Thursday, 29 July 2010

It is Joint Venture Time for British Airways, American Airlines and Iberia.

Almost every competitor who wanted the stop them have tried and failed. The Europe and the U.S governments couldn't either. After 14 years in the making, British Airways and American Airlines have finally been given the long-sought anti-trust immunity that will permit the carriers to coordinate schedules, fares and marketing.
British Airways and American Airlines argue that it is all about staying competitive with airlines in other alliances that already enjoy the privileges of joint ventures. Routes between the U.S. and London's Heathrow, the two airlines' biggest strengths had become the largest source of contention among other airlines and regulators. Before receiving approval to move forward from EU regulators, the two airlines had promised to relinquish a few pairs of slots (take-off and landing rights) between the U.S. and Heathrow. This concession was received positively by the U.S. Department of Transportation (DOT) as it issued its final approval of the joint venture this week. The granting of anti-trust immunity also covers Iberia, Finnair and Royal Jordanian, all members of the oneworld® Alliance.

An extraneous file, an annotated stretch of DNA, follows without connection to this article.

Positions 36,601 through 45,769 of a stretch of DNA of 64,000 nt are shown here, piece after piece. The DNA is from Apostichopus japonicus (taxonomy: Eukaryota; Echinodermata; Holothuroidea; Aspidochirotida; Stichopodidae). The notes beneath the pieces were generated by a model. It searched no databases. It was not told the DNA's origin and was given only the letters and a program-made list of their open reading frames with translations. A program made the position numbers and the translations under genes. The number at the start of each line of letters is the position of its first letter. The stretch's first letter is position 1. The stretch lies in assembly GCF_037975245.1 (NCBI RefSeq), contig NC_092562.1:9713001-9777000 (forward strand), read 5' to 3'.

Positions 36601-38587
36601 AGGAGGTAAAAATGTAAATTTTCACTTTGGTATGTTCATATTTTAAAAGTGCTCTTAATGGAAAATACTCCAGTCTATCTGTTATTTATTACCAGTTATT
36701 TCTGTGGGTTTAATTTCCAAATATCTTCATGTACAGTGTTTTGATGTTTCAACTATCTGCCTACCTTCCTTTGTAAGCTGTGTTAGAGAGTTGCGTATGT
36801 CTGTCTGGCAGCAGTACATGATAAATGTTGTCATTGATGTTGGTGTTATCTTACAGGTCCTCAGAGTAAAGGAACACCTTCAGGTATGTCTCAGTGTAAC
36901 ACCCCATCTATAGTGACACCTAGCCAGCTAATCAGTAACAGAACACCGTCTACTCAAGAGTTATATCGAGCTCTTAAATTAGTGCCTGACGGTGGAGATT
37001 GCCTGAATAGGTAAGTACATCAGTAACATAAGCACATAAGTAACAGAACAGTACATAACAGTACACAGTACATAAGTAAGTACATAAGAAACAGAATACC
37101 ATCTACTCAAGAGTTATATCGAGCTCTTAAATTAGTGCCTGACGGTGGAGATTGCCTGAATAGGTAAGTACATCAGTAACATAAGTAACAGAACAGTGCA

In a press release, British Airways Chief Executive Willie Walsh stated: "We're pleased that the DOT and EU have worked together to ensure that there is consistency in the number of slots that the three airlines have to give up to our competitors to use on services from Heathrow to the U.S. We made the pragmatic decision to give up these slot pairs so that we can start operating the joint business as soon as possible." Iberia's Chairman Antonio Vazquez added: "A new kind of collaboration among our three airlines will lead to better service levels for our customers. This means that our customers will have more destinations to choose from around the world, better scheduled travel times, better connections, and more competitive fares."
Do you agree?

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